Skip to main content

Easy Sat?

The AO-51 monthly schedule ought to come in handy, once the control team news is better.

Unbeknownst to me as I finally purchased my first 70 cm rig (FT-470 dualbander, actually), intended for use in making my first 2-way satellite contact, the only remaining satellite I've got a reasonable chance of using had hiccuped 24 hours before I brought the rig home from NEAR-Fest.

At 1848Z 11 OCT over Europe, the software on AO-51 crashed, shutting down both transmitters. Subsequently the repeater and BBS will be down for several days while the command stations reload.

Bad luck.

Patience, old man, patience. It's been more than three decades since the first desire, you can wait a few more days.

Postscript November 4

AO-51 is back to life, though I haven't heard QSOs on every suitable pass.

AO-27 and SO-50 are possibilities, too! I thought the former was no longer operational and the latter simply didn't come to my attention sooner. (Seems like a lot of "easy sat" articles and attention on the web from 2002 through 2004, but little to no updating since then. Not sure why.)

Satscape and Heavens Above are very handy and cool.

A gain antenna for receive will be necessary. The popular (legendary?) Arrow II would be nice, but a simple 70 cm yagi might be adequate.

Postscript November 28

I opted to build an 8-element 435 MHz yagi based on WA5VJB's design, using bronze welding rod ($3) and a wood boom ($0). After days and days of practicing with it, tracking passes for 10 minutes or more, I gained the courage to make a call. The intended station didn't reply, but someone else did and we exchanged grids for that long-awaited first QSO, just before I lost the satellite to the horizon. Tnx, K8YSE!

Now that I know it works, I'm ready for more. Gonna hafta find a place other than the kitchen, though. (That's where the 7/8-wavelength 2-meter vertical on the roof terminates.)

Postscript December 3

The kitchen is still working out pretty well. I've now managed to complete exchanges with stations on each of the three easy satellites and the grid square total is rising.

Some station changes are still needed. I learned how difficult it can be to aim a yagi with one hand, press a PTT switch with another hand, and make log entries with a third hand. Now I understand why folks record passes on tape or digitally!

My next challenge was figuring out how to get Logbook of the World to accept my ACLog entries. Now that's done. I needed to label ACLog "Other" fields correctly (per AMSAT News Service):
  • PROP_MODE (SAT is the appropriate entry)
  • SAT_NAME (don't forget the hyphens, e.g., AO-27)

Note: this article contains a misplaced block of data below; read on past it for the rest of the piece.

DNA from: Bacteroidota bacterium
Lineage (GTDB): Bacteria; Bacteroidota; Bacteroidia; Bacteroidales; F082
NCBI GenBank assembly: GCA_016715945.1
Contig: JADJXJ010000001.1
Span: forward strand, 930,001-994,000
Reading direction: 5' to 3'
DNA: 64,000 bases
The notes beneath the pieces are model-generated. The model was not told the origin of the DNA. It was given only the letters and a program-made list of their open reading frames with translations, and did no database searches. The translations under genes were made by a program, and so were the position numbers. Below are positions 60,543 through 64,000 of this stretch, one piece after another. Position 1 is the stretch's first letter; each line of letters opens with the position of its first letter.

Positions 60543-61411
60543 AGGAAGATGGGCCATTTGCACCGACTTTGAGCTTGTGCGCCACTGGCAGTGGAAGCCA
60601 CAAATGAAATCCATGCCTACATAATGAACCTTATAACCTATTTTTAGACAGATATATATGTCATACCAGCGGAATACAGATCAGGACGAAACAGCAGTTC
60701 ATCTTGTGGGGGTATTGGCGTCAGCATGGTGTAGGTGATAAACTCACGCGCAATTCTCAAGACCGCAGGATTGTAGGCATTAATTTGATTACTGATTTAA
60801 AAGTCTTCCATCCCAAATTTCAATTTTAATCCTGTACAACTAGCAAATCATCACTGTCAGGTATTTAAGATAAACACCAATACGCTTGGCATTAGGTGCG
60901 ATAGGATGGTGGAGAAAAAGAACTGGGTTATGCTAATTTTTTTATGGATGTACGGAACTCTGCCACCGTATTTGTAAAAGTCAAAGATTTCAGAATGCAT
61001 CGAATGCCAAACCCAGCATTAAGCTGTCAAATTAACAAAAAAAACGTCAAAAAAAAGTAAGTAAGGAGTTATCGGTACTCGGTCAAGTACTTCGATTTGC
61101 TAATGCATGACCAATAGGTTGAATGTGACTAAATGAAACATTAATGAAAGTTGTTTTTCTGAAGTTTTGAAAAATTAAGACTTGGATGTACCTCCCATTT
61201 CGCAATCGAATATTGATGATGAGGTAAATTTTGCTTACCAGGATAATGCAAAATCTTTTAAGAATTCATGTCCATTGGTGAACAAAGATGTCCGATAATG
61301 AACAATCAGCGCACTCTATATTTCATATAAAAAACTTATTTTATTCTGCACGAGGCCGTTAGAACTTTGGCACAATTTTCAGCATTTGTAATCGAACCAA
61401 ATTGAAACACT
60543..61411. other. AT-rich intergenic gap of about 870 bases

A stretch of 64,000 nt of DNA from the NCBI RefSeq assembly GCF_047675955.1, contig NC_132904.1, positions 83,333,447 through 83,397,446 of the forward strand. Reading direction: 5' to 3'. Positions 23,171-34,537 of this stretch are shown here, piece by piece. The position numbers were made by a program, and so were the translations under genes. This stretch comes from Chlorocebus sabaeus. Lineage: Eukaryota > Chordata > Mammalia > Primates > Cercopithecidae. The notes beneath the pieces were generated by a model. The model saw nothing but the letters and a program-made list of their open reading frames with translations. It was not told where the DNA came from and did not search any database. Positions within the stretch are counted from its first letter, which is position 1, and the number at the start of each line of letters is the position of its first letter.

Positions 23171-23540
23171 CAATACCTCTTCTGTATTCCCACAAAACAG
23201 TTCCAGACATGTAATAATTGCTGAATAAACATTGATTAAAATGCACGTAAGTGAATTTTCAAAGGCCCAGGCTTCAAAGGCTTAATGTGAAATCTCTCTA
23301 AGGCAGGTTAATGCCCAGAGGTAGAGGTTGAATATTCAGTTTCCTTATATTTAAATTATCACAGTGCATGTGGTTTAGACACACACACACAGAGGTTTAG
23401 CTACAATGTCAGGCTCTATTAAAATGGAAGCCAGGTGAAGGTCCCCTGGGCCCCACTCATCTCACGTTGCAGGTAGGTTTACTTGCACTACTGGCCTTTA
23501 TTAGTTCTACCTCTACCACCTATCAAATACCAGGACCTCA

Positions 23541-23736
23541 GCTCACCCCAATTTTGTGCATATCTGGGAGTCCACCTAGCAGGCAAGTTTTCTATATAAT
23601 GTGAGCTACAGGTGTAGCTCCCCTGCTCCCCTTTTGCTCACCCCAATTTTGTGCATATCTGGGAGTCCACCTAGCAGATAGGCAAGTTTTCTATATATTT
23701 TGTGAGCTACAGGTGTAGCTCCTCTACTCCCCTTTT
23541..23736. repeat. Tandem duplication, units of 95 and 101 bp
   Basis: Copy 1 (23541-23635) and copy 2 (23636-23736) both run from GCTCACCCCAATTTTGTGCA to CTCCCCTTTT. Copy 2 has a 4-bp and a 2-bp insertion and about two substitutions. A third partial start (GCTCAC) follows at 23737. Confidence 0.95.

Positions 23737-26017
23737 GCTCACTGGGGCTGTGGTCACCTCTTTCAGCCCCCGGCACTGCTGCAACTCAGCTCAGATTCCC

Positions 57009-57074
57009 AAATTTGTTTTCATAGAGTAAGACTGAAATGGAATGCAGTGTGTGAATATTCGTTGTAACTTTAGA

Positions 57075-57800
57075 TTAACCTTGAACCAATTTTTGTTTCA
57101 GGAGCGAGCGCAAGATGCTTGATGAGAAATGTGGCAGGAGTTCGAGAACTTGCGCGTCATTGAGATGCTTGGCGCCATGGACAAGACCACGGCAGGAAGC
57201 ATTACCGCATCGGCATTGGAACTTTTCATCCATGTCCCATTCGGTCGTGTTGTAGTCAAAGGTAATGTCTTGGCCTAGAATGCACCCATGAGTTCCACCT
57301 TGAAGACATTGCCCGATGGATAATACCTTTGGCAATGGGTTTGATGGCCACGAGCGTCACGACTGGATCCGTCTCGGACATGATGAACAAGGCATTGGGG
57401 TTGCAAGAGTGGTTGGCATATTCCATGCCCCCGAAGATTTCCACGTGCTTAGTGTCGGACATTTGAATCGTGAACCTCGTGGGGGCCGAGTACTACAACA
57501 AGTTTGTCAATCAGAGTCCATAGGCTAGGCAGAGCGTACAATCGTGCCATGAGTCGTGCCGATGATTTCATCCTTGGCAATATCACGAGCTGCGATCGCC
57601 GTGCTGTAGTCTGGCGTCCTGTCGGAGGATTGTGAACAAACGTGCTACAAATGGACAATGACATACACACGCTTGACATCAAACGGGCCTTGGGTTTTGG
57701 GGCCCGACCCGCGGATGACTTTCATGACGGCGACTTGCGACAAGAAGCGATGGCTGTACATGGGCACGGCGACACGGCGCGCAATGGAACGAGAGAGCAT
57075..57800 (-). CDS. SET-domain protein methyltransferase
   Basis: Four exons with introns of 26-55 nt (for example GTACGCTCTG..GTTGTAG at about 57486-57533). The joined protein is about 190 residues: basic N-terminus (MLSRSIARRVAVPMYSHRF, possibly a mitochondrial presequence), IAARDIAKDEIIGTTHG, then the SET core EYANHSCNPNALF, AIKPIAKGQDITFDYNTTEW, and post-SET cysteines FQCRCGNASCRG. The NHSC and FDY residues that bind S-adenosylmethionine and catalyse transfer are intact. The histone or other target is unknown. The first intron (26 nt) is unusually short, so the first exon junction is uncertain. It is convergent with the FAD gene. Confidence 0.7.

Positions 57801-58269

• BAND_RX (70CM)

It worked. Pse QSL.

Postscript 2 years later

Inserted CM after 70 for BAND_RX.


Popular posts from this blog

Distance Record on AO-92

On 2019-02-20 at 13:08Z, EB1AO and I completed a 4,936-km QSO between IN52pe and FN43rg, setting a distance record for the U/v repeater on AO-92. It was a -11° pass — Celsius (12°F… brrr). Really, it was a 1° pass — maximum elevation at my end. Jose's map tells the story, though the time reported is his AOS , not QSO time. We both recorded the contact. Mine is in Dropbox: eb1ao_AO-92.wav . Thanks EB1AO. Thanks AMSAT-NA . UPDATE: Our record was surpassed by F4DXV and VE1VOX, who added 75 km to the distance, in August 2020. Page reviewed December 2020.

Bird of the Year Poses Typographical Challenge

The American Birding Association's selection of the ʻiʻiwi as its 2018 Bird of the Year poses a typographical challenge: What to do about the ʻokina? That "single quote" at its start, and right between the i's, is one of two Hawaiian diacritical marks . It denotes a glottal stop, a quick throat-catch like that in uh-oh, so ʻiʻiwi is pronounced ee-EEvee . The ʻokina appears once in the main heading of the Bird of the Year page, but is omitted throughout Nate Swick's explanation of why the honeycreeper was chosen. This inconsistency is avoidable and the omission is undesirable. The ʻokina is not optional punctuation but a purposeful letter. The ABA isn't awkward alone. The Birds of North America account at the Cornell Lab of Ornithology spells ʻiʻiwi three ways (unique treatments in heading and citation, main text, and image caption). The American Bird Conservancy gives this bird two marks but resorts to the straight quote (prime) rather than employing

One White Heron

A 2-ounce packet of an organic black tea, Dubliner's Breakfast, from White Heron Tea of Portsmouth, New Hampshire, found its way into my Christmas stocking. Santa knows. I inferred this would be a hearty, rich brew, that would brace me for morning. Dubliners are Irish, no? Instead, I tasted a nuanced, fruity cup with less kick than anticipated or desired. The packet went into the afternoon collection, taking an honored place in the rotation especially when the mood was more cerebral than kinetic. Three and a half stars.